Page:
Nec nos nec ballivi nostri seisiemus terram aliquam nec redditum pro debito aliquo, quamdiu catalla debitoris sufficiunt ad debitum reddendum; nec pleggii ipsius debitoris distringantur quamdiu ipse capitalis debitor sufficit ad solutionem debiti; et si capitalis debitor defecerit in solutione debiti, non habens unde solvat, pleggii respondeant de debito; et, si voluerint, habeant terras et redditus debitoris donec sit eis satisfactum de debito quod ante pro eo solverint, nisi capitalis debitor monstraverit se esse quietum inde versus eosdem pleggios.

9

Neither we nor our bailiffs are to seize any land or rent for any debt, as long as the debtor’s chattels suffice to pay the debt. Nor are the debtor’s pledges to be distrained as long as the principal debtor has enough to pay the debt. And if the principal debtor defaults on the payment of the debt, not having the means to pay it, the pledges are to answer for it, and if they wish they are to have the debtor’s lands and rents until they have been satisfied for the debt which they previously paid for him, unless the principal debtor shows that he is quit with regard to the pledges.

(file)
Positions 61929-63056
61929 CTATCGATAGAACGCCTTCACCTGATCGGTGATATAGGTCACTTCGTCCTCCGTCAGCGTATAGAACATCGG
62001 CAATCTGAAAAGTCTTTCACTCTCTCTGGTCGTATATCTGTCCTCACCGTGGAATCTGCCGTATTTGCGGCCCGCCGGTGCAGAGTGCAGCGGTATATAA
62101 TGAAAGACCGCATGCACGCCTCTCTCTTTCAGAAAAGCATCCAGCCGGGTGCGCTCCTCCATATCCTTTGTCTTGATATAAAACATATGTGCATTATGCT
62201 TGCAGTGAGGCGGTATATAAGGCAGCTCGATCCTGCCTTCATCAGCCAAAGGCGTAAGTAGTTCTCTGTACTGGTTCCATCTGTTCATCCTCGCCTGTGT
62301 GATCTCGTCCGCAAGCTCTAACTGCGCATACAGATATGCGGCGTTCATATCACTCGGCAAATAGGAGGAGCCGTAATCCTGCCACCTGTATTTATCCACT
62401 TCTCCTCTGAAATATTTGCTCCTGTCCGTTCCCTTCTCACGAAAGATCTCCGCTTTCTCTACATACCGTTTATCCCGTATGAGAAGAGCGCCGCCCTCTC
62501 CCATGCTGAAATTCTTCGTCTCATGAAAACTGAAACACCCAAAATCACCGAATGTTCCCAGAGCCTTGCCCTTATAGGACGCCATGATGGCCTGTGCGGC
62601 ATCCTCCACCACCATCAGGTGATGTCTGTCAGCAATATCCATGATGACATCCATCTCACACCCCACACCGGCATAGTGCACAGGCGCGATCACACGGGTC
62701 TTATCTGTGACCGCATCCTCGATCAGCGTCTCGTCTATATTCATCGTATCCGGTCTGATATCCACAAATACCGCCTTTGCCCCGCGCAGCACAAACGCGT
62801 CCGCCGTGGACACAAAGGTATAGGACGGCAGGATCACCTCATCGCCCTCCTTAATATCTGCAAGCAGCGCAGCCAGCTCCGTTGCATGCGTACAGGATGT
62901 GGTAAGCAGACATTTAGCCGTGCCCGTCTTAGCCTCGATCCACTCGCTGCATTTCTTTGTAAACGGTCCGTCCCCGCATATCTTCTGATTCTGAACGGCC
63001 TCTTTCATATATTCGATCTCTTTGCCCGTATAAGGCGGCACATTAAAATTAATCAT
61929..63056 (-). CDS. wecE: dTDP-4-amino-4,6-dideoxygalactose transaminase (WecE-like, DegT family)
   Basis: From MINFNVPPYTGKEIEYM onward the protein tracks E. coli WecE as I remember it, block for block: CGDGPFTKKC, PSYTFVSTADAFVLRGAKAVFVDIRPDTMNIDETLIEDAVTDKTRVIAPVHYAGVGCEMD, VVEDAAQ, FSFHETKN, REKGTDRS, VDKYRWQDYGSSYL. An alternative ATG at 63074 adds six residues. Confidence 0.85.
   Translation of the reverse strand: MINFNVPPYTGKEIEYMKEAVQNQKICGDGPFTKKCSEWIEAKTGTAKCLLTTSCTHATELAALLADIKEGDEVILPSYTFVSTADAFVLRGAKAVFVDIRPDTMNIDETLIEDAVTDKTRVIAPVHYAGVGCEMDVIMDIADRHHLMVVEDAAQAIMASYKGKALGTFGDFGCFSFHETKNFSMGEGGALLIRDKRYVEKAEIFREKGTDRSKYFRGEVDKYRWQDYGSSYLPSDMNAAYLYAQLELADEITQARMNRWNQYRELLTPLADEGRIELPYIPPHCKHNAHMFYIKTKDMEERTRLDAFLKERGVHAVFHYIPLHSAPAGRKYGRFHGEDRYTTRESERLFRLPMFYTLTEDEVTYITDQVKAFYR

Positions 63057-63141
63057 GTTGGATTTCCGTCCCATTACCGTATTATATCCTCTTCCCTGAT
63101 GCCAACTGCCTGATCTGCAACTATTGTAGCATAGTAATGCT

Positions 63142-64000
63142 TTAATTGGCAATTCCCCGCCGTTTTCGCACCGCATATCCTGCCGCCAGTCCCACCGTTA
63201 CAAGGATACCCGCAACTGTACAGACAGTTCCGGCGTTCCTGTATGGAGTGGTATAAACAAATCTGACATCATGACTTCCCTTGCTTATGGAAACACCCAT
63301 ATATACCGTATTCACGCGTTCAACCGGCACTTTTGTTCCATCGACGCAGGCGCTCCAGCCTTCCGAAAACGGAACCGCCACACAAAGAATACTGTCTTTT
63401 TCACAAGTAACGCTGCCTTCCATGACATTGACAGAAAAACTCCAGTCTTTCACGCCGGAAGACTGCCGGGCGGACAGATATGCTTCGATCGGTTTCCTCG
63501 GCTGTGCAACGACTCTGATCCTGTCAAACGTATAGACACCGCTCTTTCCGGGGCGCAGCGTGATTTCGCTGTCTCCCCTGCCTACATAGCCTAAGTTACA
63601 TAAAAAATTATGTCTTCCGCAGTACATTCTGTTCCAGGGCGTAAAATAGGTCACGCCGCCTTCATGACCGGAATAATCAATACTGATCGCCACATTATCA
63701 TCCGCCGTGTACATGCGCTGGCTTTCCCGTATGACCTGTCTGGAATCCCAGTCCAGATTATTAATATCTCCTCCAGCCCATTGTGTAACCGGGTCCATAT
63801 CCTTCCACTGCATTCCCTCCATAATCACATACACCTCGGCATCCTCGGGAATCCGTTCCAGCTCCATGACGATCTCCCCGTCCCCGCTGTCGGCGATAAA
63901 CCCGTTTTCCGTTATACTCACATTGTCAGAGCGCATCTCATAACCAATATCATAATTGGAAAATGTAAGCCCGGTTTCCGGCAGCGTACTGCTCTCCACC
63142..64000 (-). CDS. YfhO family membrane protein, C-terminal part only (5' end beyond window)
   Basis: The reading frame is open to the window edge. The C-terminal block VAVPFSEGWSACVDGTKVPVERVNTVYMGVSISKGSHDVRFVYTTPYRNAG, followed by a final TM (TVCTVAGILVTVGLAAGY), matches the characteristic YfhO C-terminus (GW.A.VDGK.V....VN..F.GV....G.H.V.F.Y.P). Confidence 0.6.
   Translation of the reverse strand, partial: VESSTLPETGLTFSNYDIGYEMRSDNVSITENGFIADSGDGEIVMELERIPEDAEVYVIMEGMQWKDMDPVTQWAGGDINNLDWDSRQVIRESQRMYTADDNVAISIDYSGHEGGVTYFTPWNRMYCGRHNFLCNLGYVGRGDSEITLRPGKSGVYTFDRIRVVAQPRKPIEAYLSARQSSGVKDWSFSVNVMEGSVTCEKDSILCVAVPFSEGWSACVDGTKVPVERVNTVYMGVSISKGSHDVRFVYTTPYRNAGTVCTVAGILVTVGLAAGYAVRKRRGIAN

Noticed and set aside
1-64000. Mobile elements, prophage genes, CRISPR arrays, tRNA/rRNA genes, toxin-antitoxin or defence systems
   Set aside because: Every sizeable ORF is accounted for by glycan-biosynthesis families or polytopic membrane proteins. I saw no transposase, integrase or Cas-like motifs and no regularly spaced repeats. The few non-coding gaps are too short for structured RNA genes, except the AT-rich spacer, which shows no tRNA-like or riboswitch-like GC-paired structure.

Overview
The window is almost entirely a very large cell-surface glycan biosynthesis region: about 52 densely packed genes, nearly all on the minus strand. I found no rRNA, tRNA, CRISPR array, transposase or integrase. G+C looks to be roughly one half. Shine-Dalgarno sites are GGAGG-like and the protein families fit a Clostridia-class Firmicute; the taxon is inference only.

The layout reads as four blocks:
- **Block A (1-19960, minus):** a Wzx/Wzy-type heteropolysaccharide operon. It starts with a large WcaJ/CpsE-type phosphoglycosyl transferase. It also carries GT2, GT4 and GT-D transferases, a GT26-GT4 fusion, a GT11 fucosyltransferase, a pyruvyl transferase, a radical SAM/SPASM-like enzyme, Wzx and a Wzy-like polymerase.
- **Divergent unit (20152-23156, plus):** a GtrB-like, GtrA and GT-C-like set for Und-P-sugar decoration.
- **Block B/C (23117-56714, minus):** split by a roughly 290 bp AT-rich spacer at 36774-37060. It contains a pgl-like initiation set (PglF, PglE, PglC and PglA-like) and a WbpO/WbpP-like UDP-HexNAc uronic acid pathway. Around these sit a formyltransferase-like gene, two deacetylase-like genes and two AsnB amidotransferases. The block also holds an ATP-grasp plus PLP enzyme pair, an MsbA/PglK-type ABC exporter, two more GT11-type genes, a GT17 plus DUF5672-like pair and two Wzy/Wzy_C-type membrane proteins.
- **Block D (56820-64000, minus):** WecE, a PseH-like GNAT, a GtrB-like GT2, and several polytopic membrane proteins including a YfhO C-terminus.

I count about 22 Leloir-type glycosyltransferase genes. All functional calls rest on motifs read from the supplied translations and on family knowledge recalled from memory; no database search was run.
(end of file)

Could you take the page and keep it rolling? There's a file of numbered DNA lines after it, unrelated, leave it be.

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Commentary for general audience